There’s no denying the power and popularity of superheroes today. While Marvel is dominating the superhero market in the US, there’s another superhero juggernaut that has dominated the animation landscape for the past couple of years and is well worth your time. I’m referring to My Hero Academia, the uber-popular manga and anime franchise created by Kohei Horikoshi.
The manga is so popular it is constantly topping the graphic novel sales charts in the US, and the anime has been running for four seasons and it’s easy to become obsessed with it. Even Hollywood has recognized the potential goldmine of My Hero Academia, as they’re threatening with making a highly unnecessary live-action adaptation. Now that the second feature film based on the manga, My Hero Academia: Heroes Rising, is about to be released in theaters, you may be wondering if you need to be caught with the series to watch it. To help prepare you for the release of the film, here’s everything you need to know to get ready for My Hero Academia: Heroes Rising.
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The longstanding problem with theatrical movies for popular ongoing anime shows is that they’ll inevitably end up being mostly okay. By their nature, they don’t — and can’t — affect the course of the series. Movies for shows like Pokémon, Naruto, Bleach, and others sit in the weird space of owing their existence to said series and of being essentially non-canonical, expensive pieces of fan-service.
My Hero Academia: Heroes Rising does little to break this mold. The second theatrical movie for the popular superhero anime series (the first, My Hero Academia: Two Heroes, hit theaters in 2018), Heroes Rising is an impressive piece of fan-service with beautiful character work and some of the most inventive and dazzling fight sequences that the series has ever seen. But a recycled plot and villain threaten to doom the film to the lower echelons of forgettable anime movies. Luckily the character-driven drama and a summery slice-of-life premise, which takes Class 1-A of U.A. High School to a remote fishing island as part of a new temporary hero program, makes Heroes Rising a worthwhile watch for even the casual My Hero Academia fan.
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(Welcome to Ani-time Ani-where, a regular column dedicated to helping the uninitiated understand and appreciate the world of anime.)
With Spider-Man: Far From Home already in theaters, and Joker seemingly not following anything from the comics, we don’t have any superhero movie to look forward to for half a year, until Birds of Prey comes out in February. This will either make people jump for joy or look for the next big superhero property to fill their craving, but if you find yourself among the latter group, here’s a secret: the next big superhero thing has been here for a while already, and it is fantastic.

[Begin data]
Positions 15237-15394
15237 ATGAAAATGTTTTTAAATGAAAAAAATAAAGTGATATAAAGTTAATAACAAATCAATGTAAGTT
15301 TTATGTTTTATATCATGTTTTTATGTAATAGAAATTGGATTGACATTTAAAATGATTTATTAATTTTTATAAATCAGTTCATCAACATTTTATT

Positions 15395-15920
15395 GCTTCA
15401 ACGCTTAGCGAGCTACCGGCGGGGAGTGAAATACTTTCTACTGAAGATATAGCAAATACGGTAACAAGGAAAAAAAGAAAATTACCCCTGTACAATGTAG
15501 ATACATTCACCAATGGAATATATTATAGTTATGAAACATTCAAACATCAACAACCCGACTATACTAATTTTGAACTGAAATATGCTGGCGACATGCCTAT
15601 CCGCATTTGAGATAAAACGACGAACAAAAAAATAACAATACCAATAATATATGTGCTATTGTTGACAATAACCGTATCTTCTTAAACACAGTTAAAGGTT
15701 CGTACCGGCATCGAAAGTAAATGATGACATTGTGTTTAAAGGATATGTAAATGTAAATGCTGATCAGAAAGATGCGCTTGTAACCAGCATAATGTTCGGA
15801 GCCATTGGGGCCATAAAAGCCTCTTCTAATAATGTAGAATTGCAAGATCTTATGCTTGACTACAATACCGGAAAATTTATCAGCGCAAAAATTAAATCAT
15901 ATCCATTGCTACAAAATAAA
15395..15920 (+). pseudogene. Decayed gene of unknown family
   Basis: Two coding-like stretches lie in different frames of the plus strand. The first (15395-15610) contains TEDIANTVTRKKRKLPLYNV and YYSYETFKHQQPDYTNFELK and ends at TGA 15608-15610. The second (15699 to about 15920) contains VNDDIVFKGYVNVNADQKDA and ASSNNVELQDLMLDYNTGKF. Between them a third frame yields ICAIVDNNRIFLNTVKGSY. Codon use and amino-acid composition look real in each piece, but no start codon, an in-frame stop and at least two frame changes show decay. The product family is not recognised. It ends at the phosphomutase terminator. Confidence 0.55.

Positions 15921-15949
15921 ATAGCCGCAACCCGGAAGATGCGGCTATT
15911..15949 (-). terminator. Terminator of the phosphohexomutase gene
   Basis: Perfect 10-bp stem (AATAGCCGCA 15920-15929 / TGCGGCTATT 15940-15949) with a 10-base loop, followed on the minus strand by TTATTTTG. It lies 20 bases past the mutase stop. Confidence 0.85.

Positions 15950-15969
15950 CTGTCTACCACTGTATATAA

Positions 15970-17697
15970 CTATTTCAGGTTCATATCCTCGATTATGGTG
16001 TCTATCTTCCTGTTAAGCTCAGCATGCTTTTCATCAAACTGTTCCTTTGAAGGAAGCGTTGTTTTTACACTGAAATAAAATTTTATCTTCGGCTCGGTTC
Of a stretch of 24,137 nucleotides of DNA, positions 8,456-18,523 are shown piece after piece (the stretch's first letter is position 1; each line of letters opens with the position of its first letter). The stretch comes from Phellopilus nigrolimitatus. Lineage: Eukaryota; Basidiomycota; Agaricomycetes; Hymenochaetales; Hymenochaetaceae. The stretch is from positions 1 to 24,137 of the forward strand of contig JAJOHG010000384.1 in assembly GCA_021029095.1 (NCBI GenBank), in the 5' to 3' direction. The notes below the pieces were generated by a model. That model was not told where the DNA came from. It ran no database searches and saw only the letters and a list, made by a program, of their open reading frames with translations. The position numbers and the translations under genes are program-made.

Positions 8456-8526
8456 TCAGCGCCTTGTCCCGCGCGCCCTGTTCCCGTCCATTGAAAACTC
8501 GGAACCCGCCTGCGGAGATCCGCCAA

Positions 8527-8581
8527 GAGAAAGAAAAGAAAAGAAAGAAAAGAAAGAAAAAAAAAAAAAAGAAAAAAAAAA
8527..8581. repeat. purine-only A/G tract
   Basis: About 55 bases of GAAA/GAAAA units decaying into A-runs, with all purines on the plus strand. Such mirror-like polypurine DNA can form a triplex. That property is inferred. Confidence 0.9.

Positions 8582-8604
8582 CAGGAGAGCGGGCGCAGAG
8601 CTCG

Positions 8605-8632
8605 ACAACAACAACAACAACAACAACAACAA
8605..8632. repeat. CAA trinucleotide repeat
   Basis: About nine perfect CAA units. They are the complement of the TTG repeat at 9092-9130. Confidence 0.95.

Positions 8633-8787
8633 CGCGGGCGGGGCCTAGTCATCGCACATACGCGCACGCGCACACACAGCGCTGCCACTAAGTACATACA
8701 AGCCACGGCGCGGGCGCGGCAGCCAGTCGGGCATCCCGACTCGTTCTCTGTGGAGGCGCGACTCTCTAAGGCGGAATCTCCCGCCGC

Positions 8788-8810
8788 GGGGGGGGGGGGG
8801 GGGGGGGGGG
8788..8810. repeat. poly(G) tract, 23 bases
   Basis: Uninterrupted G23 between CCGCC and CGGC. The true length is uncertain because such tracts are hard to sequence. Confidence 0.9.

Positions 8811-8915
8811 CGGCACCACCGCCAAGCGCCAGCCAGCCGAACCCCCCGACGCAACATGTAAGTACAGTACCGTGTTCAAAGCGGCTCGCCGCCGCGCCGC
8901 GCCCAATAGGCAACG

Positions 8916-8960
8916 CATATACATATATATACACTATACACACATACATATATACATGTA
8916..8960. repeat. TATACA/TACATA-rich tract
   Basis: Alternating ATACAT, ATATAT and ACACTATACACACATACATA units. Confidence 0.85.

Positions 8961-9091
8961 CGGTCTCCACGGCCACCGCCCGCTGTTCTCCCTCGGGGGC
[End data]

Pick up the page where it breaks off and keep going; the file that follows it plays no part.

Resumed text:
Remember the Kurt Russell superhero movie Sky High, the one about superheroes attending high school? What if it was an entire TV show, and a really good one at that? Welcome to the world of My Hero Academia, where 80% of the world’s population has some kind of superpower which they call “Quirks.” It’s like a reverse X-Men where instead of super-powered individuals being outcasts and an oppressed minority, they are the ruling class and the overwhelming majority. We follow young Izuku Midoriya, a kid who is part of the 20% of people born without a quirk but still enrolls in the top high school for aspiring heroes in the hopes of becoming like a superhero after receiving a great power from the number one hero in Japan.
It is a fast paced, action-filled coming-of-age show about finding your place in the world, all while posing interesting questions about the practicality of a world with superheroes. Now let’s get to why you should be watching My Hero Academia. Read More »
Hollywood has anime fever and the only prescription is more unnecessary live-action adaptations. The next acclaimed anime set to cross over: the wildly popular superhero show My Hero Academia.
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(Welcome to Pop Culture Imports, a column that compiles the best, wackiest, and weirdest foreign-language movies and TV shows streaming right now.)
It’s that time of month again: the time when I recommend you a bunch of stuff with subtitles, and we all take refuge indoors from the sweltering heat to watch the best foreign-language TV shows and movies. This week, we have the superhero anime that everyone is raving about, Netflix’s bold and brilliant first Indian TV series, an Ecuadorian thriller starring John Leguizamo, a Chinese romantic drama that will reduce you to tears, and an intriguing French mystery miniseries.
Let’s fire up those subtitles and watch the best foreign movies and TV shows streaming now.
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